It's significantly more widespread than Norfolk. Googling "pightle" shows that there is at least one place in Berkshire (200 miles form Norwich) with the same name. http://archiver.rootsweb.ancestry.com/th/read/OLD-ENGLISH/2000-04/0954705780 suggests that the word was viewed as archaic in the 1850s, and several other internet pages suggest it is Anglo-Saxon in origin. (Google "pightle anglo saxon")
I know nothing of any Anglo-Saxon origin to this word, but it was definitely in use in 1559. I am transcribing a will made in Wortham, Suffolk in that year and there are repeated bequests of "pigghtele" s to family members. I am new to Wiki editing, but if it is possible to add images in Wiktionary I could upload a small copy of the word from the will. I am unsure, though, whether the uploading of an image of one word in two thousand wwould constitute copyright infringement under a personal use license for an image.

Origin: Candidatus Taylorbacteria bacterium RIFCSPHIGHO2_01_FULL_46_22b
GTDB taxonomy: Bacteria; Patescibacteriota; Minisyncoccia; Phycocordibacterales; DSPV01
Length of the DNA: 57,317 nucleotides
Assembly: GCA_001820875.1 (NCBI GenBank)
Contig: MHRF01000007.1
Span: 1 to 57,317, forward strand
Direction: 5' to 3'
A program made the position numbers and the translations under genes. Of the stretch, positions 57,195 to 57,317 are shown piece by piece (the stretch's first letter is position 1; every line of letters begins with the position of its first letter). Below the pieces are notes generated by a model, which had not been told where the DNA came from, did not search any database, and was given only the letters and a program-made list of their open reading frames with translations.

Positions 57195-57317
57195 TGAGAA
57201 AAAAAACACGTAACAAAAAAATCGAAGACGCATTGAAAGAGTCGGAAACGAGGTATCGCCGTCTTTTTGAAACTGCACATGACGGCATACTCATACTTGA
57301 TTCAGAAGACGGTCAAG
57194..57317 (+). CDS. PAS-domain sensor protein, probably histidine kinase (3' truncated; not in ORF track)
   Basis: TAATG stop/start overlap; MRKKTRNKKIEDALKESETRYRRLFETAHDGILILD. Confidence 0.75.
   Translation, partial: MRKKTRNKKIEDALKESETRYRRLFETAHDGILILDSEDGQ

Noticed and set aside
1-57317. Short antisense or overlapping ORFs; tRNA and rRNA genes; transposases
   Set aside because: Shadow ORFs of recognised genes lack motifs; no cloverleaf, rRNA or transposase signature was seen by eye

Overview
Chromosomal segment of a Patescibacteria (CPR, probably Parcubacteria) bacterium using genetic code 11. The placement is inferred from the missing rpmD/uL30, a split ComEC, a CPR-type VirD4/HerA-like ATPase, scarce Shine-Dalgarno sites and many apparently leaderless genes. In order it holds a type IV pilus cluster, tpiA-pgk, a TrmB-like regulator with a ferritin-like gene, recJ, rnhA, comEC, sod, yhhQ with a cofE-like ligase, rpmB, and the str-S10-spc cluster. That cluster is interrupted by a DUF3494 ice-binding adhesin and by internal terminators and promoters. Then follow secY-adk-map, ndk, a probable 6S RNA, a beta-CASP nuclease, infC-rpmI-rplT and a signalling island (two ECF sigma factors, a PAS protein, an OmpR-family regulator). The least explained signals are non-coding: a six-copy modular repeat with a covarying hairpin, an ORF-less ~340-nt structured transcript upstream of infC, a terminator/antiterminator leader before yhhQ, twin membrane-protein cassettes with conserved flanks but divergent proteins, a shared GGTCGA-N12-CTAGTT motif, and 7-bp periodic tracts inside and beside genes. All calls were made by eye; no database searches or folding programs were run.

This is also used as far south as the Suffolk/Essex border (with Gooseacre pightle in Stratford St Mary and The Pightle, a road but formerly a field, in Capel St Mary). 18.104.22.168 21:20, 3 October 2009 (UTC)
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